It's not change that's scary, it's the fear of change that makes cohabiting so hard.
My girlfriend and I are moving in together, and I think I might throw up. Not because I don't want to live with her, or because I was bullied, tricked or pressured into signing a lease (my deepest sympathies to the guy on Maury who was threatened at gunpoint by his future mother-in-law). But let's just say that sometimes I can be a bit, um, "skittish" when facing transitions.
On the first wintry day of 2nd grade, for example, I refused to surrender my shorts. "But it's cold outside, Ethan," my mother tried to reason. "Today is a pants day."
Defying her logic, I attended school in a pair of gorgeous cut-offs, and would regret it by 1PM. Not solely out of embarrassment, mind you, for being the only kid in class to bear my bottom half to the elements—but also because I nearly froze my ass off at recess. Why Falling In Love Is Just Like Investing In Real Estate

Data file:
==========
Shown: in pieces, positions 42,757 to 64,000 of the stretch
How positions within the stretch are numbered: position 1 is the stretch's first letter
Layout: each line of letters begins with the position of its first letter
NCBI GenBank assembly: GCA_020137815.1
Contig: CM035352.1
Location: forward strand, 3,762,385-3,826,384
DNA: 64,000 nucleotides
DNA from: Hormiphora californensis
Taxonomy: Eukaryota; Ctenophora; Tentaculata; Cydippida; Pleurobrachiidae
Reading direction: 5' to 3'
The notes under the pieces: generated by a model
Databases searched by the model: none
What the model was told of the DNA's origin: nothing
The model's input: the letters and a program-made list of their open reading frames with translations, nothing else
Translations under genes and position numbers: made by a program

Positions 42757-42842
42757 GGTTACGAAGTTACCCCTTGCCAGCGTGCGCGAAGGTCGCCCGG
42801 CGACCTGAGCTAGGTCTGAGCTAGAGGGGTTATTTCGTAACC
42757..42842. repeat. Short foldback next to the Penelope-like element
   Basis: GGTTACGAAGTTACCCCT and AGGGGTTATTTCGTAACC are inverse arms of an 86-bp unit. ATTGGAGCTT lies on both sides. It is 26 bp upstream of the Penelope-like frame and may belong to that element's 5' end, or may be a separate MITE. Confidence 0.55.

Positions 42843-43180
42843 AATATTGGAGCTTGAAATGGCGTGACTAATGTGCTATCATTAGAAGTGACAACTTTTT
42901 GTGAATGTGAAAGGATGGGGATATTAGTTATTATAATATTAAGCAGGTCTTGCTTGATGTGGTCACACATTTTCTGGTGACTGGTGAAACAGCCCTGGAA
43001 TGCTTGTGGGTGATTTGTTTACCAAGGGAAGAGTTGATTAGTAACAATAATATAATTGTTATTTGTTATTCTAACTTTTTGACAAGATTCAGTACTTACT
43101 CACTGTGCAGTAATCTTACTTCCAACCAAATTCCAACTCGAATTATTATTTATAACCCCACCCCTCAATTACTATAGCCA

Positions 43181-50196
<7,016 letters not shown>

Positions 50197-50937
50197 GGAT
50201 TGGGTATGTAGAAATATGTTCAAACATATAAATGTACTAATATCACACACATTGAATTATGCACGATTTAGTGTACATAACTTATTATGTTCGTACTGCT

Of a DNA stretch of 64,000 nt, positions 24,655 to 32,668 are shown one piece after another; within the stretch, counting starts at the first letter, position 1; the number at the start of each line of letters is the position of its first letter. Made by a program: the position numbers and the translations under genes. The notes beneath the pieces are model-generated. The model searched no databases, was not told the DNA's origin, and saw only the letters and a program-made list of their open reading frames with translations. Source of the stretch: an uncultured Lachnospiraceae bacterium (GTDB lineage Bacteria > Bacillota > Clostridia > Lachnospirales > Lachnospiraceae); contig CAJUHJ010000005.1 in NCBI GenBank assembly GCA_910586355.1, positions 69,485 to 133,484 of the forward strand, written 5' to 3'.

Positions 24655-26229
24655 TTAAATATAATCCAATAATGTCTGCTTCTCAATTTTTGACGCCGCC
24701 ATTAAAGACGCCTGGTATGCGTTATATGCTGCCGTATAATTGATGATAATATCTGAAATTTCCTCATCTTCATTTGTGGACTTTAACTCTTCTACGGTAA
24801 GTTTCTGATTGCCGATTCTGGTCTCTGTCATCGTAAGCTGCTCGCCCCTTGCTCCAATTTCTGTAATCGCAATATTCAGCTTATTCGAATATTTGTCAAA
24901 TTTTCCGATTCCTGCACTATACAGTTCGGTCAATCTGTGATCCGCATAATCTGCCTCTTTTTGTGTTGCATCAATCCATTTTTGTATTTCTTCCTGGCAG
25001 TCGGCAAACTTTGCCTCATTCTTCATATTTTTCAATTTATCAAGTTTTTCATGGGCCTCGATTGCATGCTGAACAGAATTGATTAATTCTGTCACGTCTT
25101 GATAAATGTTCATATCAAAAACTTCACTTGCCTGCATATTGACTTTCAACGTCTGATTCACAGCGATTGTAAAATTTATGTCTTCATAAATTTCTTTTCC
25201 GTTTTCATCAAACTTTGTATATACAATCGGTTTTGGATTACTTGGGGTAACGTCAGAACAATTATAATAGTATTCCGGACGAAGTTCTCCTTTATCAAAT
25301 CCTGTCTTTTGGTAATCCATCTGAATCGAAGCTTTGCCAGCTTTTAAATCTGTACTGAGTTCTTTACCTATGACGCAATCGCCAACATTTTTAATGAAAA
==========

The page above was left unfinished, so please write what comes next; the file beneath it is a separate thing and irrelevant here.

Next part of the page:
My stubborn sartorial choices would continue. The next year, I insisted on wearing a colorful safari cap every day. My mom had to literally pry it off my head once it became too filthy and tattered to wear, just in time to stave off Child Services from taking me on an involuntary vacation.
To uninformed outsiders, this behavior might be interpreted as the symptom of an eccentric fashion sense. Such was the popular assessment of my 7th grade classmates over the orange sweatpants I would famously wear three times a week. While it was possible that I was the 13-year old male Gaga, deep down the dread was about relinquishing control. Read on...
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